Rotenone and Paraquat Pesticides Associated with Parkinson's Disease
Published : 2011-02-14 - Updated : 2021-06-14
Author : NIH/National Institute of Environmental Health Sciences - Contact: niehs.nih.gov
Synopsis: National Institute of Environmental Health Sciences and National Institutes of Health study reveals link between rotenone and paraquat pesticides and Parkinson's disease. Use of rotenone as a pesticide to kill invasive fish species is currently the only allowable use of this pesticide. Paraquat use has long been restricted to certified applicators, largely due to concerns based on studies of animal models of Parkinson's disease.
NIH study finds 2 pesticides associated with Parkinson's disease - New research shows a link between use of two pesticides, rotenone and paraquat, and Parkinson's disease. People who used either pesticide developed Parkinson's disease approximately 2.5 times more often than non-users.
The study was a collaborative effort conducted by researchers at the National Institute of Environmental Health Sciences (NIEHS), which is part of the National Institutes of Health, and the Parkinson's Institute and Clinical Center in Sunnyvale, Calif.
"Rotenone directly inhibits the function of the mitochondria, the structure responsible for making energy in the cell," said Freya Kamel, Ph.D., a researcher in the intramural program at NIEHS and co-author of the paper appearing online in the journal Environmental Health Perspectives. "Paraquat increases production of certain oxygen derivatives that may harm cellular structures. People who used these pesticides or others with a similar mechanism of action were more likely to develop Parkinson's disease."
The authors studied 110 people with Parkinson's disease and 358 matched controls from the Farming and Movement Evaluation (FAME) Study (www.niehs.nih.gov/research/atniehs/labs/epi/studies/fame/index.cfm) to investigate the relationship between Parkinson's disease and exposure to pesticides or other agents that are toxic to nervous tissue. FAME is a case-control study that is part of the larger Agricultural Health Study (www.niehs.nih.gov/research/atniehs/labs/epi/studies/ahs/index.cfm), a study of farming and health in approximately 90,000 licensed pesticide applicators and their spouses. The investigators diagnosed Parkinson's disease by agreement of movement disorder specialists and assessed the lifelong use of pesticides using detailed interviews.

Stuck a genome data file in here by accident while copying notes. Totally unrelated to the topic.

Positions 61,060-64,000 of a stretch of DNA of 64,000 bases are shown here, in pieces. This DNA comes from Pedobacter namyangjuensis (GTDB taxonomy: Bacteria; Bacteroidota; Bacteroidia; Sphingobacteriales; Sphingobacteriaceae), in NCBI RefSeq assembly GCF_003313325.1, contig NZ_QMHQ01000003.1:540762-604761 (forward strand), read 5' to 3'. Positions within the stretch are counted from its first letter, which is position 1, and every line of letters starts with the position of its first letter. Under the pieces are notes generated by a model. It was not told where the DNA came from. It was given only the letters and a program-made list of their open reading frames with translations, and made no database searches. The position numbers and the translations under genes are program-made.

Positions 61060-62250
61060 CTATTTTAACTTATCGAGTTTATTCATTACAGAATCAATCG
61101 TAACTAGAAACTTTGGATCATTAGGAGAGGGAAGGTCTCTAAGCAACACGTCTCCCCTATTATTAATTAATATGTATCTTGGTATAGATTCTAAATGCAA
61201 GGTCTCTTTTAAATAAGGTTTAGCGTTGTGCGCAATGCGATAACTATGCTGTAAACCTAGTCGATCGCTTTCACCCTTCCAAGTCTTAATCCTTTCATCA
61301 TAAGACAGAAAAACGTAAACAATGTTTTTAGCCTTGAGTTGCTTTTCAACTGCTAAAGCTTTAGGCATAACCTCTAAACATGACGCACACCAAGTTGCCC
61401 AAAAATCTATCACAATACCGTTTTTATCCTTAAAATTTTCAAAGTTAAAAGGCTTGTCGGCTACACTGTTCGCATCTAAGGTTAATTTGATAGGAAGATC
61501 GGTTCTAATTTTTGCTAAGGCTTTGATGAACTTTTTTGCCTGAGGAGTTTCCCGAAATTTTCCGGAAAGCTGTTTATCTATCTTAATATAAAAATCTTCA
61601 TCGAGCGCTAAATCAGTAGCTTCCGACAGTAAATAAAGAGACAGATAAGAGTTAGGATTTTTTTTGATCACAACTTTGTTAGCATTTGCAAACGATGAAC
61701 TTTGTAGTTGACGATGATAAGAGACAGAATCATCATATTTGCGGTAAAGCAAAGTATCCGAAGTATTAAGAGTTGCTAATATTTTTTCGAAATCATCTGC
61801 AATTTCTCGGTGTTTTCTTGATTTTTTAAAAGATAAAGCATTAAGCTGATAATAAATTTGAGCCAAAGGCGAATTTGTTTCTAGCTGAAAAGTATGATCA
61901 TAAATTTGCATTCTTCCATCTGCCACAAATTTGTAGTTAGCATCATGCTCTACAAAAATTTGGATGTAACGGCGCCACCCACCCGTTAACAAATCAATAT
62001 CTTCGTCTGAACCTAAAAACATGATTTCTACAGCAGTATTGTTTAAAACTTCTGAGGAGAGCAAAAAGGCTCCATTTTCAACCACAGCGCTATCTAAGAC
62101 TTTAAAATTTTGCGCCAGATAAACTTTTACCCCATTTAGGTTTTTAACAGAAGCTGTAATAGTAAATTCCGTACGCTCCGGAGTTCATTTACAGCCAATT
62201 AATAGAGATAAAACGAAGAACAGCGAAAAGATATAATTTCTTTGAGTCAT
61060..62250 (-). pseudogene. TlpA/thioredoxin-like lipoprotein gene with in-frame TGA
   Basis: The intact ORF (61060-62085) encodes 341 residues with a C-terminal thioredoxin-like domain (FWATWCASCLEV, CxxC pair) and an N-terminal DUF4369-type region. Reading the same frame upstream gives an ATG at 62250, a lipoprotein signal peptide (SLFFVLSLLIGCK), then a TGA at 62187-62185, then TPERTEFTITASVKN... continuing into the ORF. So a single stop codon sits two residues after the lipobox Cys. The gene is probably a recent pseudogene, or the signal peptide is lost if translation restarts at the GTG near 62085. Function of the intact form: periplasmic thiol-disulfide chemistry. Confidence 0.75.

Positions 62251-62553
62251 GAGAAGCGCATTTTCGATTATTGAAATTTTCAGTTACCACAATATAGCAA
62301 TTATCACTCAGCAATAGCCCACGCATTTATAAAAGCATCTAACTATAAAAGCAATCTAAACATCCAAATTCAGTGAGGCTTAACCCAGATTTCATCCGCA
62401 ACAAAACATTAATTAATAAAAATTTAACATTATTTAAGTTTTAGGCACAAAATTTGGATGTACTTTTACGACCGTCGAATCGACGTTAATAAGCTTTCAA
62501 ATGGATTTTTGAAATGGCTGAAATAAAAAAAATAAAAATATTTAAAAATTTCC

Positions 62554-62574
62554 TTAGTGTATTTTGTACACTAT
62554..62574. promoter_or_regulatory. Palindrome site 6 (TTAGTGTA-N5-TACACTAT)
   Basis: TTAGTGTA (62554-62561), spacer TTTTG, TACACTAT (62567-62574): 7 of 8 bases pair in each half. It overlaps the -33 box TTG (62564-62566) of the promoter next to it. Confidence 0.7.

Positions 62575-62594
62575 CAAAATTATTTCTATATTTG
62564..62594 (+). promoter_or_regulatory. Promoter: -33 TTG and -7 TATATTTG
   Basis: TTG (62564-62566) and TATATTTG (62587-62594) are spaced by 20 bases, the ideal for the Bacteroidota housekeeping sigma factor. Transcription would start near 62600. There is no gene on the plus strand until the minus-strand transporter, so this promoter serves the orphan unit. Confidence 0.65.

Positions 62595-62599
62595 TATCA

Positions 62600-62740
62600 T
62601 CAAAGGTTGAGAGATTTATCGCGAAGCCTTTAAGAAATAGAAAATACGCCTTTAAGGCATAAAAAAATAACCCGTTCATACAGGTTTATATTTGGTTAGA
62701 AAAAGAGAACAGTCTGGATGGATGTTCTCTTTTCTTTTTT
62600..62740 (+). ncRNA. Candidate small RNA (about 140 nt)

There are no home garden or residential uses for either paraquat or rotenone currently registered. Paraquat use has long been restricted to certified applicators, largely due to concerns based on studies of animal models of Parkinson's disease. Use of rotenone as a pesticide to kill invasive fish species is currently the only allowable use of this pesticide.
"These findings help us to understand the biologic changes underlying Parkinson's disease. This may have important implications for the treatment and ultimately the prevention of Parkinson's disease," said Caroline Tanner, M.D., Ph.D., clinical research director of the Parkinson's Institute and Clinical Center, and lead author of the article.
Tanner CM, Kamel F, Ross GW, Hoppin JA, Goldman SM, Korell M, Marras C, Bhudhikanok GS, Kasten M, Chade AR, Comyns K, Richards MB, Meng C, Priestly B, Fernandez HH, Cambi F, Umbach DM, Blair A, Sandler DP, Langston JW. 2011. Rotenone, paraquat and Parkinson's disease. Environ Health Perspect; doi:10.1289/ehp.1002839 [Online 26 January 2011].
The NIEHS supports research to understand the effects of the environment on human health and is part of NIH. For more information on environmental health topics.
The National Institutes of Health (NIH) "The Nation's Medical Research Agency" includes 27 Institutes and Centers and is a component of the U.S. Department of Health and Human Services. It is the primary federal agency for conducting and supporting basic, clinical and translational medical research, and it investigates the causes, treatments, and cures for both common and rare diseases.
Link Between Pesticides and Parkinson's Disease: Pesticides and Parkinson's: UCLA researchers uncover further proof of a link - Study suggests potential new target in fight against debilitating disease.
Rotenone and Paraquat Pesticides Associated with Parkinson's Disease | NIH/National Institute of Environmental Health Sciences (niehs.nih.gov). Disabled World makes no warranties or representations in connection therewith. Content may have been edited for style, clarity or length.
You're reading Disabled World. See our homepage for informative disability news, reviews, sports, stories and how-tos. You can also connect with us on social media such as Twitter and Facebook or learn more about Disabled World on our about us page.
Disclaimer: Disabled World provides general information only. Materials presented are in no way meant to be a substitute for professional medical care by a qualified practitioner, nor should they be construed as such. Any 3rd party offering or advertising on disabled-world.com does not constitute endorsement by Disabled World. View our Advertising Policy for further information. Please report outdated or inaccurate information to us.
Cite Page: Journal: Disabled World. Language: English (U.S.). Author: NIH/National Institute of Environmental Health Sciences. Electronic Publication Date: 2011-02-14 - Revised: 2021-06-14. Title: Rotenone and Paraquat Pesticides Associated with Parkinson's Disease, Source: <a href=https://www.disabled-world.com/disability/types/mobility/parkinsons-disease/pesticides.php>Rotenone and Paraquat Pesticides Associated with Parkinson's Disease</a>. Retrieved 2021-06-23, from https://www.disabled-world.com/disability/types/mobility/parkinsons-disease/pesticides.php - Reference: DW#272-6957.